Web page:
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Nepal-India security ties in the mutable epoch (Part-III)

Nepal-India security ties in the mutable epoch (Part-III)
Let’s start with a normal scene in Nepal-India relations. A head of government in Nepal shows commitment to improving Nepal-India relations. But whoever is in the opposition in the Parliament grows suspicious, questioning the very motive of the one in power. Three important interactions have occurred within a year with three visits and three schemas between top government officials of the two countries. They are clean energy (hydropower), infrastructure development and strategic connectivity.

After Sher Bahadur Deuba’s visit to Delhi in April 2022, Prime Minister Narendra Modi visited Lumbini in less than a month in May 2022. Prime Minister Pushpa Kamal Dahal awaited a visit reversing his first visit to Beijing in 2008 and concluded the four-day trip to India recently with a focus on clean energy, strategic connectivity—both road and railways infrastructure development—easy monetary system, people-to-people relations and with Nepal’s entry into the India-led International Solar Alliance. This holds six projects and seven agreements with focus on power cooperation and development cooperation. The idea was to re-stress and re-visit the strategic means to achieve the end goals for a harmonious relationship.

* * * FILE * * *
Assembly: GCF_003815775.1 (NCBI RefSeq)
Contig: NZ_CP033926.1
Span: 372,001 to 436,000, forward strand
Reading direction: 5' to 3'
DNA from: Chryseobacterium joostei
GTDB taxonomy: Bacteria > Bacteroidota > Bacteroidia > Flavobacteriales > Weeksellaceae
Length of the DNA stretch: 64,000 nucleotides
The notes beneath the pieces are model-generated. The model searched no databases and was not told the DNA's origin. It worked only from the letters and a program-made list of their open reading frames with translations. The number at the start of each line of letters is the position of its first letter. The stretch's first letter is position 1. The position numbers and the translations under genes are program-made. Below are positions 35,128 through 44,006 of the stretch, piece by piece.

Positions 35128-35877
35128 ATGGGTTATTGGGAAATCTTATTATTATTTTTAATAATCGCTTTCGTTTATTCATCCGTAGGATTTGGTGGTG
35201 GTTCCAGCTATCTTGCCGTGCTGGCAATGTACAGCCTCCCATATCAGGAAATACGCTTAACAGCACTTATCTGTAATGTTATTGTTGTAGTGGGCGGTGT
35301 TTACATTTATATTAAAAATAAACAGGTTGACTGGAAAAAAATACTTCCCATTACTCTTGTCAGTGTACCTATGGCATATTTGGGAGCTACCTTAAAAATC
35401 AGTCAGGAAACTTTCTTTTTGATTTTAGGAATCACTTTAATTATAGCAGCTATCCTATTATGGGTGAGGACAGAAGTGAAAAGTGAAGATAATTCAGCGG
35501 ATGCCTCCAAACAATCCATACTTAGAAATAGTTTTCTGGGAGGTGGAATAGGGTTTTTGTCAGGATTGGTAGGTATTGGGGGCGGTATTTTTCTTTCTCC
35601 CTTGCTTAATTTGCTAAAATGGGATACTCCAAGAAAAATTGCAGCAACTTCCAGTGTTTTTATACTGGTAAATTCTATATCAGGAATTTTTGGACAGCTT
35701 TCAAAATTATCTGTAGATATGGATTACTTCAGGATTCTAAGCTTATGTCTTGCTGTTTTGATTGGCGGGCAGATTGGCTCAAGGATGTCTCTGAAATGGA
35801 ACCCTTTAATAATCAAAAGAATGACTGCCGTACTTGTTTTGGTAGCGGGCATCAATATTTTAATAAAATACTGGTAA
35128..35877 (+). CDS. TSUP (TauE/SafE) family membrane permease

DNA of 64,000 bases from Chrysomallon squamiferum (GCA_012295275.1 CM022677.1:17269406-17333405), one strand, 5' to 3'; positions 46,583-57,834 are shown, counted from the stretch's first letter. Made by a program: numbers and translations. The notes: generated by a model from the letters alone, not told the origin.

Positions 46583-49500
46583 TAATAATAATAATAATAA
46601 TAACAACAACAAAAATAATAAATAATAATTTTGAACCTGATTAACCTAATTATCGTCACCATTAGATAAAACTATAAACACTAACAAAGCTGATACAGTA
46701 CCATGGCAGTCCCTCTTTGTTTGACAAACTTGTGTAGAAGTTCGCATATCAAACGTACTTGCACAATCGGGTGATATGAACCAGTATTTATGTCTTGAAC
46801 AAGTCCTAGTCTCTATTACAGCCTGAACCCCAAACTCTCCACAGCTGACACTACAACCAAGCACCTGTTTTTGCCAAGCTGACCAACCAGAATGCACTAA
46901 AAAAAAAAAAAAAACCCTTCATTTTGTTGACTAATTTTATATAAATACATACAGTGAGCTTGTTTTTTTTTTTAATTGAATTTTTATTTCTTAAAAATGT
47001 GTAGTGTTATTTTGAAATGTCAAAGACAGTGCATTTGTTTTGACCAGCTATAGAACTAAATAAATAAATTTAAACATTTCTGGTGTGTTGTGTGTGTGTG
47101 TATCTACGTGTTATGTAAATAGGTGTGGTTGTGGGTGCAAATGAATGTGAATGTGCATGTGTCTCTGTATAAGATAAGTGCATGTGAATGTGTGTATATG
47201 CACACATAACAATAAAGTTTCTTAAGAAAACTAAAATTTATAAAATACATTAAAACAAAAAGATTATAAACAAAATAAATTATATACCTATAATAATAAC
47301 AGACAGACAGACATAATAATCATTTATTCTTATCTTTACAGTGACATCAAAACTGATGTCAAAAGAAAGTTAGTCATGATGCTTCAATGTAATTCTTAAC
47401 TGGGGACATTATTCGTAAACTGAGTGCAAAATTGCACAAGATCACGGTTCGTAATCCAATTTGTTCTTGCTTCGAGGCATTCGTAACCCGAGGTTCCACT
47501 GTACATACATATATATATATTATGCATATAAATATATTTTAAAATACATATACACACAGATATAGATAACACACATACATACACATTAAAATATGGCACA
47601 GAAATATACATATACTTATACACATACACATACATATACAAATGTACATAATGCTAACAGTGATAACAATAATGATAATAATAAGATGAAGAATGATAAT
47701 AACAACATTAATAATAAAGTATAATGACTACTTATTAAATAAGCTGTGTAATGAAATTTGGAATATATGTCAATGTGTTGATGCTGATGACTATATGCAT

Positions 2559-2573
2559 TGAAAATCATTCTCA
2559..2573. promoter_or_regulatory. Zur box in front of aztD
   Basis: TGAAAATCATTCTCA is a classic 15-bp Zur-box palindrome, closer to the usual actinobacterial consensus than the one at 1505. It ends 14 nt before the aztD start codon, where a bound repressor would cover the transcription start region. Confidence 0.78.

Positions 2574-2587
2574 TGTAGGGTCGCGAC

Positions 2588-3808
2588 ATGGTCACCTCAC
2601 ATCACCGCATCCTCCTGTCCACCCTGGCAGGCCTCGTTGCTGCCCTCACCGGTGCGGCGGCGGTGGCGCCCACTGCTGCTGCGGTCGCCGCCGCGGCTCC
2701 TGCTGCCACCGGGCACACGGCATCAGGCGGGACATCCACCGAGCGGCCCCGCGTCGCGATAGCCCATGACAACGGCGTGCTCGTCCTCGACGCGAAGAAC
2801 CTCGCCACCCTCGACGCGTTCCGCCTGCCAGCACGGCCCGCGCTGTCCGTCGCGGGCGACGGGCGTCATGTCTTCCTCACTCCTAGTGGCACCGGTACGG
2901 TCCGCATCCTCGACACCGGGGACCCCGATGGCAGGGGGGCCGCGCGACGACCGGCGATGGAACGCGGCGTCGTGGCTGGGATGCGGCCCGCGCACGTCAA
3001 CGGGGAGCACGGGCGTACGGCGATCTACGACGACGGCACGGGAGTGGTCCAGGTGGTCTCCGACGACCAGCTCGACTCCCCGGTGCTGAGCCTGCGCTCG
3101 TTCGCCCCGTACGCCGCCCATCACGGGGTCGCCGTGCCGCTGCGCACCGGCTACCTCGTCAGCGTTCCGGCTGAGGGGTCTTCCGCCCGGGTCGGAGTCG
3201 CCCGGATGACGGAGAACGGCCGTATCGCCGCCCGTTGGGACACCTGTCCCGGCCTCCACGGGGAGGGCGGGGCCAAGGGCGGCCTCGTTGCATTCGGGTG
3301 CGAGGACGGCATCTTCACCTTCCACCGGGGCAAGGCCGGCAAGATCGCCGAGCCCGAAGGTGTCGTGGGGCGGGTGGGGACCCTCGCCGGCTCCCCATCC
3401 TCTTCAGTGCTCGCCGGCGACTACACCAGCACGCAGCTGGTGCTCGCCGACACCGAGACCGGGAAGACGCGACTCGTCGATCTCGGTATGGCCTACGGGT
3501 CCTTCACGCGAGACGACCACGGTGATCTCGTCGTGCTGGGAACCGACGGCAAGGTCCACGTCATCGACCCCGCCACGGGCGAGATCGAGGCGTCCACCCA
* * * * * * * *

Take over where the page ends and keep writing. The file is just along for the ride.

The latest developments are in keeping with India’s ‘Neighborhood First’ policy and PM Modi’s address to Nepal’s Parliament in August 2014, in which he expressed his country’s intent to ‘HIT’ Nepal by building Highways, I-ways and Transways. Making the most of HIT as well as security diplomacy with defense cooperation, law enforcement coordination and intelligence sharing as integral parts remain formidable challenges.   Strategic posture  During his recent visit to India, Dahal showed willingness to complement Indian needs, vis-a-vis political, energy and freshwater, with the hope that this will result in economic enhancement for the Nepali people. But Nepal-India ties are not going smoothly, what with ongoing border disputes that can come up as a political whip during elections, thereby impacting the political setups. Of several disputes along the 1,850-km Nepal-India border, disputes over the India-controlled Kalapani-Lipulek-Limpiadhura and the Susta region stand out. There is also the fallout of India’s Agnipath defense recruitment scheme for enlisting Nepali citizens in the Indian Army. Dahal’s reappointment as PM with support from the Nepali Congress after the withdrawal of support from the CPN-UML in the Parliament points toward a joint response from New Delhi and Washington. In this context, recent visits of US Under-secretary of State for Political Affairs Victoria Nuland (in January) and USAID chief Samantha Power (in February) and the visit of India’s Foreign Secretary Vinay Mohan Kwatra (in mid-February) are noteworthy. These trips underscore Nepal’s significance in the geostrategic scheme of things. Also important to note is the fact that the election of NC candidate Ram Chandra Paudel paved the way for the authentication of the Citizenship Amendment Bill that his predecessor, Bidya Devi Bhandari, had nixed. These maneuvers have political-economic-security corollary and a determination for stimulus influence over all countries in South Asia.   Security ties Political interests have changed as technology and geography have become more accessible and reachable than ever. Nepal-India security relations should also be read in this light. They refer to safety measures, or strength against possible detriment or undesirable coercion by nation states and non-state actors preventing the freedom to act. It is the safety from threats and protection of predominantly seven bodies–from economic security, food security, health security, environment security, personal security, community security, human security, physical security to political security. Without peace and stability, sustained economic growth and poverty alleviation are not possible. Peace and stability in Nepal, India and the entire region is possible through security diplomacy. To achieve these ends, law enforcement cooperation and intelligence coordination are necessary between Nepal and India. The new threats to Nepal-India relationship involve obstruction in traditional security ties based on the Treaty of Peace and Friendship (1950), so security diplomacy will be key in coming years. Military-to-military relationship, law enforcement coordination and intelligence community cooperation play an important role in fulfilling foreign policy objectives. While talking about military ties it will be contextual to delve a bit into the Agnipath recruitment scheme. Agnipath is about defense diplomacy that has a distinct setup—domestic, regional and international. The traditional practice of recruiting Nepali Gurkha into the Indian Army remains stalled with political concerns deprived from an understanding of what their absence really means. It is not just about the 75 percent that return after four years adding on to the unemployment list nor is it only about the possibility of unwanted elements misusing them against Nepal. It has strategic bearings garnering political trust, geopolitics, economic, diplomacy, employment opportunities and people-to-people relations. The two nations should move forward acknowledging the trends of defense diplomacy changing its discourse for peace or against peace, diplomacy for development or diplomacy for or against democracy.   The way forward Nepal-India relationship has been primarily viewed through a political lens and PM Dahal’s visit is no exception. The visit has emphasized political-economic-security outlooks of the relationship when world powers are striving for a new world order and Asia for a new normal. Foreign policy, diplomacy amongst different instruments of power and regional connectivity to address the strategic needs of South Asia and beyond—they all are equally important as diplomacy amongst the defenders of national interests. The colonial period, India’s independence, its strides in shaping a favorable security architecture in 1970-1990, its economic growth and global aspirations, Nepal standing out as a sovereign country during the colonial period and China consolidating its territorial gains after 1950 are some of the developments that beget attention. In a changing world, growing interests of China and India are not just in their ‘spheres of influence’, but well beyond as well. For China, it is the Indo-Pacific Region with multi-continental diplomatic engagements. For India, it is beyond its immediate neighborhood to Southeast Asia, East Asia, West Asia or the Persian Gulf. Nepal can play a significant role in addressing challenges facing not only India, but the South Asia region as a whole. These challenges include power shortages, flooding, inundation and shortages of freshwater, which have been impacting comprehensive security. The Joint Vision Statement on Power Sector Cooperation of April 2022 has now entered the sub-region through trilateral power connectivity between Nepal, India and Bangladesh. Being part of the Bay of Bengal Initiative for Multi-Sectoral Technical and Economic Cooperation (BIMSTEC) will have geopolitical and geoeconomics propositions for Nepal. The transportation connectivity and border crossing arrangements between Bangladesh, Bhutan, India and Nepal (BBIN) should remain an integral part of the international organization and plurality. The joint military exercises envisioned in the BIMSTEC will have a crucial role in addressing the changed dynamics of defense diplomacy, which needs strengthening. In this context, the Association of Southeast Asian Nations (ASEAN)’s decision to conduct the first joint military exercise of 10 member-states in the disputed South China Sea this September is quite significant. Commenting on this development, Admiral Yudo Margono of Indonesia recently said that the exercise is aimed at strengthening “ASEAN centrality” and does not include any combat operations. Nepal and India security relationship is not and cannot remain bilateral; it is regional and international with ‘strategic connectivity’ focusing on power, freshwater, infrastructure, transportations connectivity as well as security connectivity. It has the potential to become an indispensable driver of modernity and progress as well as mutual economic growth in the region, with long-term power trade and management of water boosting reciprocally-beneficial ventures. The author is a Strategic Analyst, Major General (Retd) of the Nepali Army, and is associated with Rangsit University, Thailand